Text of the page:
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by P. M. Holt

  • ISBN: 058249303X
  • Category: History
  • Author: P. M. Holt
  • Subcategory: World
  • Other formats: azw lrf txt lrf
  • Language: English
  • Publisher: Longman Publishing Group (January 1, 1986)
  • Pages: 250 pages
  • FB2 size: 1246 kb
  • EPUB size: 1970 kb
  • Rating: 4.3
  • Votes: 327
Download The Age of the Crusades: The Near East from the Eleventh Century to 1517 (Regional History of England) fb2

Broken down into 21 chapters, Holt covers the Crusading Age . Especially fascinating is his covering of the powerful Mamlukes, from their complex and bloody rise to power, to their fall at the hands of the Ottoman Empire in 1517

Broken down into 21 chapters, Holt covers the Crusading Age, followed by the rise of the Ayyubid Sultanate and the Mamluk Sultanate. Though these are the main actors, Holt gives coverage to Byzantine, Mongol, Seljuk, Karaman, Ottoman, and other empires or peoples who affected or impacted the Near East. Especially fascinating is his covering of the powerful Mamlukes, from their complex and bloody rise to power, to their fall at the hands of the Ottoman Empire in 1517. As noted in the title, the book ends with the fall of the Mamlukes, and with them the fall of "Bilad Ash-Sham" and Egypt to the Ottoman Empire, and indeed the end of the "Middle Ages" for the Near East.

Start by marking The Age of the Crusades: The Near . Most of the book focuses on Egypt and its many sultans during this period

Start by marking The Age of the Crusades: The Near East from the Eleventh Century to 1517 as Want to Read: Want to Read savin. ant to Read. Most of the book focuses on Egypt and its many sultans during this period. Peter Malcolm Holt (1918–2006), a Fellow of the British Academy, was an historian of the Sudan, of the Middle East more widely, and of the development of Arabic studies in early modern England.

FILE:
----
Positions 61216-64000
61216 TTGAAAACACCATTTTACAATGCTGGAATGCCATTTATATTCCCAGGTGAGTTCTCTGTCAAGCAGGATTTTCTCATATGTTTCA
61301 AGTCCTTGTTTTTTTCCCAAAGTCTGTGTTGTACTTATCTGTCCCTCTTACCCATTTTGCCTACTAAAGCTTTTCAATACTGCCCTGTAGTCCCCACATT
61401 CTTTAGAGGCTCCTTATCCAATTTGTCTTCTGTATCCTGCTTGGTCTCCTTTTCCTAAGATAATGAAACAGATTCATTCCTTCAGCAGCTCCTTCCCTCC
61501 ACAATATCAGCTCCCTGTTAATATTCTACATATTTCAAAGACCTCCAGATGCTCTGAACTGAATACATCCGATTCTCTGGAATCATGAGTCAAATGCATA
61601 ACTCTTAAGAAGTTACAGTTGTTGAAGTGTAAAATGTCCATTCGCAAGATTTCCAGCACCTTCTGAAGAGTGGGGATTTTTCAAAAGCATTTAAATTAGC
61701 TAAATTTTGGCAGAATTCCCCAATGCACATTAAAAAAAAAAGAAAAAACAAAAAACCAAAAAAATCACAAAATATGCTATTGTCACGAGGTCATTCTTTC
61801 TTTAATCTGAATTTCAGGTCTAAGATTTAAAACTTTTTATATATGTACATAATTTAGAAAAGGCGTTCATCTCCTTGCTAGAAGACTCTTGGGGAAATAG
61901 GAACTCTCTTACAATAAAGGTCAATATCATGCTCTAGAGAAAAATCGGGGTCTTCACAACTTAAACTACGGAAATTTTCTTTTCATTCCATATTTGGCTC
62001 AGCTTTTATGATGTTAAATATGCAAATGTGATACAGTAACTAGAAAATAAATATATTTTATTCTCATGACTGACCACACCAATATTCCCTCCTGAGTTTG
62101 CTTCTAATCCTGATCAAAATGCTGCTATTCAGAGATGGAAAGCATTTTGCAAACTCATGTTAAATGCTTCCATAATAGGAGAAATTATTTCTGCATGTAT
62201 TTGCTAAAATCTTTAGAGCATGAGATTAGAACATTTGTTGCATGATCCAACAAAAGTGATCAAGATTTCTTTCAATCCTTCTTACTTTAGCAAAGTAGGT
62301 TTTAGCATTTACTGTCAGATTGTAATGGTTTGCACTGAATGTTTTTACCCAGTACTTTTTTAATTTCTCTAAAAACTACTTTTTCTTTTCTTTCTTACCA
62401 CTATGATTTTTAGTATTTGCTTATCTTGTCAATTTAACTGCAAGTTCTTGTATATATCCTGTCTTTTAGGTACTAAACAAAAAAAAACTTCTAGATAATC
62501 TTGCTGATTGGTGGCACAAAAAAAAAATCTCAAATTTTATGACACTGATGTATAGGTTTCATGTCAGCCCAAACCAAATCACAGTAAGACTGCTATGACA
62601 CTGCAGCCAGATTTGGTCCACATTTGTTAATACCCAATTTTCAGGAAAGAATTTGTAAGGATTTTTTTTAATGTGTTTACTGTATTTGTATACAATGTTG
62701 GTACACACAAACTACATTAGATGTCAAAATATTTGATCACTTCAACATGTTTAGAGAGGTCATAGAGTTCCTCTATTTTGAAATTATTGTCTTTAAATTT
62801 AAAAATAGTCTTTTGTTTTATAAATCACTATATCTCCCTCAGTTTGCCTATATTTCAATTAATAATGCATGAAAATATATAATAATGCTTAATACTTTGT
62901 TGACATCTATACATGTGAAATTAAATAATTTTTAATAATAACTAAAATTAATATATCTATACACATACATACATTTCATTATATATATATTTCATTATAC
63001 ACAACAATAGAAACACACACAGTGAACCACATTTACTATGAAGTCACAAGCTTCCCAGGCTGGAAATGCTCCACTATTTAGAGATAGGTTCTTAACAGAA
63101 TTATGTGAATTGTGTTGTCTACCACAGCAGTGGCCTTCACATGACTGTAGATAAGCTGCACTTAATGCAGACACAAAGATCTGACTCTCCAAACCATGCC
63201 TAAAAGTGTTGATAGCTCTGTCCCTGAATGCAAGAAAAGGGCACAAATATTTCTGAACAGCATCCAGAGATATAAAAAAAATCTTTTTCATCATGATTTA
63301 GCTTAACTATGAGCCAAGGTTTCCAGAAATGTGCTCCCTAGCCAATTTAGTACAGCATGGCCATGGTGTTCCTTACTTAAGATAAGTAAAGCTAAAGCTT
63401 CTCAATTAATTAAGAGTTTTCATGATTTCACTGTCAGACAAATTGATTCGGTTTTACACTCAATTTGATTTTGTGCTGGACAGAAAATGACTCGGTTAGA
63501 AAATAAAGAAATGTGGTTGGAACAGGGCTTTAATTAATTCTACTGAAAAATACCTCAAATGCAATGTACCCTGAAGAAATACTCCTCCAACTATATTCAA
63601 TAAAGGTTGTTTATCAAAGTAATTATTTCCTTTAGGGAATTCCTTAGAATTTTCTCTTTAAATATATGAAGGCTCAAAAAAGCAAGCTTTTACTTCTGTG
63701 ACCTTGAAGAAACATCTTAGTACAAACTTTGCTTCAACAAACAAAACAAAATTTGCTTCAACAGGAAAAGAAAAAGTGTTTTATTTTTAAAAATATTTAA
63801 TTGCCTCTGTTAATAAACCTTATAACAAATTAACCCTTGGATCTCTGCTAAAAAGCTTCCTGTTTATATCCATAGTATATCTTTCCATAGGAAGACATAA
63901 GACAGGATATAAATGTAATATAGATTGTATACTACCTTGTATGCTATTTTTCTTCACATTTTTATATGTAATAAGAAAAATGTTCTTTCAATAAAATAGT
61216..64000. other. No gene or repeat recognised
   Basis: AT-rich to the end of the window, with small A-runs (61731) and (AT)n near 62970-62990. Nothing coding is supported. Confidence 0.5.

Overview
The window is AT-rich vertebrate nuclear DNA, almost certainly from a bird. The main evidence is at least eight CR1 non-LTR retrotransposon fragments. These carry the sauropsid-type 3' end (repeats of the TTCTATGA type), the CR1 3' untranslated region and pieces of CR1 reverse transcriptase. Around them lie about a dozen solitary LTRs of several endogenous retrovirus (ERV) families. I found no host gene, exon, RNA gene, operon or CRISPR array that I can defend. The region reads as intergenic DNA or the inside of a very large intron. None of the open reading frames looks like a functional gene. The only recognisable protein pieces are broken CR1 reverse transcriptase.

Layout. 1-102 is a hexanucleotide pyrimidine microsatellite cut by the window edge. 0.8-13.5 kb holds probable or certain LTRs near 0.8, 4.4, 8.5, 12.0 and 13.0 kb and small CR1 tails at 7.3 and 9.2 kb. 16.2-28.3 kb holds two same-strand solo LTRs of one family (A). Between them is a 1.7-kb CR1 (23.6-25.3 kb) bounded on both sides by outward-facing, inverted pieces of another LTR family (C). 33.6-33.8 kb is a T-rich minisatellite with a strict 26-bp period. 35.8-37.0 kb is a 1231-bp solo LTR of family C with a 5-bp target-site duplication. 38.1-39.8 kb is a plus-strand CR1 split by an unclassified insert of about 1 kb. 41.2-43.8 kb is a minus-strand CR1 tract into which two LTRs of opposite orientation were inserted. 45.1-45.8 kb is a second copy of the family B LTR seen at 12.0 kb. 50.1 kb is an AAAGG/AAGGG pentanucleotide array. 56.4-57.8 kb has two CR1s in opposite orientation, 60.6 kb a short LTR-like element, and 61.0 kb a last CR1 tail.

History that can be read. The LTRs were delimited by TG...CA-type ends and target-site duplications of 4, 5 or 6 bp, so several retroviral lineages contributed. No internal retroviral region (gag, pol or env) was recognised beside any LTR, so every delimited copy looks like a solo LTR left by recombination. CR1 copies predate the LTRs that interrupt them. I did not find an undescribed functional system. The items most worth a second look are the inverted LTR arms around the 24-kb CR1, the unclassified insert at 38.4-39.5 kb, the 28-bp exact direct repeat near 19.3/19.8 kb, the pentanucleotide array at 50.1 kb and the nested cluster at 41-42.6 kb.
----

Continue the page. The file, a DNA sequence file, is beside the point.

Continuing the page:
Journal of the Royal Asiatic Society. The age of the Crusades: the Near East from the eleventh century to 1517. A History of the Near East), pp. xiii, 205 4 maps. London and New York, Longman, 1986.

To all of these Professor Holt is a clear and skilful guide 1. The Near East on the eve of the First Crusade.

To all of these Professor Holt is a clear and skilful guide. He principally utilises, and to some extent reinterprets, the medieval Arabic sources, to present a picture which differs in important respects from the conventional western-orientated view. Introduction: The lands and their peoples. 1. 2. The First Crusade 1095-1099. 3. The Frankish States and the Muslim Response 1099-1128. 4. Outremer and its People. 5. Zangi and Nur-al-Din 1128-1154. 6. Nur-al-Din and the rise of Saladin 1154-1174.

To all of these Professor Holt is a clear and skilful guide The Near East on the Eve of the First Crusade. The First Crusade 10951099. The Reign of alẒāhir Baybars 12601277. The Reign of alNāṣir Muḥammad. The Later Kalavunids and the Circassian Succession 13411399. Egypt and Nubia to the late Fourteenth Century. Institutions of the Mamluk Sultanate. Diplomatic and Commercial Relations of the Mamluk Sultanate.

Holt attended Lord Williams's School in Thame and studied History at University College, Oxford. Holt, P. The Age of the Crusades, The Near East from the Eleventh Century to 1517 (London, 1986). He then obtained a diploma of education and worked as a secondary school teacher and inspector in Anglo-Egyptian Sudan 1941–53, and as Government Archivist and part-time lecturer at the University College of Khartoum 1952–55. The Crusader States and Their Neighbours, 1098-1291 (Pearson 2004).

Great Book on Levant during Latter Middle Ages. Published by Thriftbooks. In fact, a more accurate title of the book would be "A History of the Crusader, Ayyubid, and Mamluke Kingdoms", as they are the real focus ot the book. If you interest is any these subjects, then this is an excellent over-view of their history and developement. Holt covers in significant detail all the various complex and labrynthine developements and politics of these three states (with side glances of those states that came into with them, such as the Byzantines, Seljuks, and Mongols).

Historical Atlas of the Crusades. New York, NY: Checkmark Books, 2002. Maalouf's book is perfectly suited to an undergraduate classroom, provided you supplement the reading with necessary caveats and remind students that this is more of a historical novel than a history of the crusades. Laiou, Angeliki . and Roy P. Mottahedeh. The Crusades from the Perspective of Byzantium and the Muslim World. Lawrence, T. and Denys Pringle.

Series: History of the Near East. File: PDF, 1. 9 MB. Читать онлайн.